According to the Michael Teachings, before each of us begins our incarnational sojourn on the planet, we choose one of seven Roles which will serve as the blueprint of who we are, and how we interact with others.
These Roles reside in the following categories:
Priests and Servers are roles that dedicate themselves to the service and spiritual evolution of the soul, and to the physical needs of the people.
Sages and Artisans are devoted to expression; the artisan through creation, and the sage via communication.
Scholars are the assimilators of knowledge. They are profoundly curious and they document all experience.
It is the nature of the Artisan to express himself through the invention, creation, manufacture, repair, and manipulation of things.
An action role, the King is directed toward exercising leadership over self, over other people, and over situations.
The Priest role is also one of Inspiration, like the Server. But the kind of inspiration for which the Priest is a channel is to lift and inspire others.
Warriors are not supposed to be afraid of death. They are exposed to it in war, and are expected to be willing to die for their cause.
Carrying the world as a burden on his or her shoulders. Dedicated to helping, caring, nurturing, sustaining, attending to others.
The Sage role is also one of Expression. They are involved in expressing themselves through words or movement
Scholars are the perpetual students of the world, always seeking to learn more. Scholars are the head of the body of mankind.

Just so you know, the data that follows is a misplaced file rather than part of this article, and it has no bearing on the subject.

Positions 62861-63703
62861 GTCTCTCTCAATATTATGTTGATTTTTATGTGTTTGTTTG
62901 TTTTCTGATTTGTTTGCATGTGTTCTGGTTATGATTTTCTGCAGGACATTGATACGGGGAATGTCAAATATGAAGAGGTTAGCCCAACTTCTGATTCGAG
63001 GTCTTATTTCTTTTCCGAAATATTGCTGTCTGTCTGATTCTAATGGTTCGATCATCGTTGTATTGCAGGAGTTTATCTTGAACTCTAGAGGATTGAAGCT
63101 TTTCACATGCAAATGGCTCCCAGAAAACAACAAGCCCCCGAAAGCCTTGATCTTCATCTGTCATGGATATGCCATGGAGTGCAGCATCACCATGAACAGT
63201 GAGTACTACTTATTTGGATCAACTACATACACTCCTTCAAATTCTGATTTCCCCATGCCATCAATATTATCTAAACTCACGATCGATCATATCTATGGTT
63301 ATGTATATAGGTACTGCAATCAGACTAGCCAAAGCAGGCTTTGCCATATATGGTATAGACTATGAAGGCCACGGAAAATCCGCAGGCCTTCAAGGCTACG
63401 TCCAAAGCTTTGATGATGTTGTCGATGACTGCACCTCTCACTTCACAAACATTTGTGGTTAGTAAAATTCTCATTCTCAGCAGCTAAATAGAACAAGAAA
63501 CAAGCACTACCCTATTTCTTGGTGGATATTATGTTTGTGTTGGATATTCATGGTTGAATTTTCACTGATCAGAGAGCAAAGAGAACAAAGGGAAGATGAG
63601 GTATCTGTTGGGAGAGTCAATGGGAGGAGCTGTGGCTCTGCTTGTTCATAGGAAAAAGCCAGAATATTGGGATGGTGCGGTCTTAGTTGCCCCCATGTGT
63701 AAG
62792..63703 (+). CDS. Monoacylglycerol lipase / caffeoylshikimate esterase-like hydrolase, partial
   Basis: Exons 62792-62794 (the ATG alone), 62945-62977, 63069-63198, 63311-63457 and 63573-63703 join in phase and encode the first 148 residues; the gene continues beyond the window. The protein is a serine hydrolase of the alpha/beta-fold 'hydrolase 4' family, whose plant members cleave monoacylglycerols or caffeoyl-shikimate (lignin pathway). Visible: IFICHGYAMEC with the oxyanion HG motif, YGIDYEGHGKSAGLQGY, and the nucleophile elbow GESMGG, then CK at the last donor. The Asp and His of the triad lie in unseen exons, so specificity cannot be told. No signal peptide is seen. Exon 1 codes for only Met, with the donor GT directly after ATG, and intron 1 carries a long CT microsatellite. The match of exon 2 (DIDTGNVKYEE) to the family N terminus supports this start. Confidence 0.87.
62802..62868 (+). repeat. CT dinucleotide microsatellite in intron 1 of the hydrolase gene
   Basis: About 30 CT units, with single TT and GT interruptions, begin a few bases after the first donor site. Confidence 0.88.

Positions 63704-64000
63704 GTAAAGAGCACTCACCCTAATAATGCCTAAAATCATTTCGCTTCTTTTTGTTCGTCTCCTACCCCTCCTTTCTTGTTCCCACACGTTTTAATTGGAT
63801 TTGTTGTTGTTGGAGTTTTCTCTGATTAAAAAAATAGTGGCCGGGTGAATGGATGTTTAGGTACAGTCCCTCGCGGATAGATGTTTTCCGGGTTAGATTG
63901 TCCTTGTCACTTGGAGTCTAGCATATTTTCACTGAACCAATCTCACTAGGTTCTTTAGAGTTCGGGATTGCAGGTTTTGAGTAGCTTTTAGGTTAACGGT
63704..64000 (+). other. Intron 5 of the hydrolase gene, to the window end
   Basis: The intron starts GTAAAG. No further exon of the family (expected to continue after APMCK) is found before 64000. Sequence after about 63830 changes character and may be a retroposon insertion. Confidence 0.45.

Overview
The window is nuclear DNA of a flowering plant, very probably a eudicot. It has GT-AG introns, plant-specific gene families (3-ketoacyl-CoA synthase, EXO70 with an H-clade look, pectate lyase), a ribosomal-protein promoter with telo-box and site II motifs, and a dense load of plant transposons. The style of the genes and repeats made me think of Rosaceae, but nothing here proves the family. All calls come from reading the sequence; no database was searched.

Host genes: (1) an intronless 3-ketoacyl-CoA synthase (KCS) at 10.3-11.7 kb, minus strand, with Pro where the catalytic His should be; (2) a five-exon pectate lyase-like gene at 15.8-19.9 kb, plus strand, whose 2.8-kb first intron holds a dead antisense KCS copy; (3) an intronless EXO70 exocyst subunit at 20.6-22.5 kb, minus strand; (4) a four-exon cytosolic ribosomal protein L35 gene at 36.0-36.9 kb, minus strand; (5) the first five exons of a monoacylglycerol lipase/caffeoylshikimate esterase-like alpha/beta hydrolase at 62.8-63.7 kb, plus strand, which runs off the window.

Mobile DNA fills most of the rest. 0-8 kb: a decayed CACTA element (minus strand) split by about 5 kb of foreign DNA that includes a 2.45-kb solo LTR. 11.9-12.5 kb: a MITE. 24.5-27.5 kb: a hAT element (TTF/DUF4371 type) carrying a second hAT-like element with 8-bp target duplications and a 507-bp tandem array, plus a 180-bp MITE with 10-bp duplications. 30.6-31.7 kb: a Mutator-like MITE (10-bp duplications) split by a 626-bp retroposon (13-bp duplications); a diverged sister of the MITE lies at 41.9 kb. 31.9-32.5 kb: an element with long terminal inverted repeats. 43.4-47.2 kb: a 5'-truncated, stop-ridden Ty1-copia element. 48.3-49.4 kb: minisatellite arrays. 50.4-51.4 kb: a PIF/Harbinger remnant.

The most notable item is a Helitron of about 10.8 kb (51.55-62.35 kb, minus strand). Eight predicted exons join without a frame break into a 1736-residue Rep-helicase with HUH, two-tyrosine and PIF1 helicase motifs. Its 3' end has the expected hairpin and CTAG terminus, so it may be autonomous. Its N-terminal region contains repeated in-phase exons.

Rebirth in Buddhism is the doctrine that the evolving consciousness (Pali: samvattanika-viññana) or stream of consciousness (Pali: viññana-sotam, Sanskrit: vijñāna-srotām, vijñāna-santāna, or citta-santāna) upon death (or “the dissolution of the aggregates” (P. khandhas, S. skandhas)), becomes one of the contributing causes for the arising of a new aggregation. The consciousness in the new person is neither identical nor entirely different from that in the deceased but the two form a causal continuum or stream.
In traditional Buddhist cosmology these lives can be in any of a large number of states of being including the human, any kind of animal and several types of supernatural being. Rebirth is conditioned by the karmas (actions of body, speech and mind) of previous lives; good karmas will yield a happier rebirth, bad karmas will produce one which is more unhappy. The basic cause for this is the abiding of consciousness in ignorance (Pali: avijja, Sanskrit: avidya): when ignorance is uprooted, rebirth ceases. One of the analogies used to describe what happens then is that of a ray of light that never lands.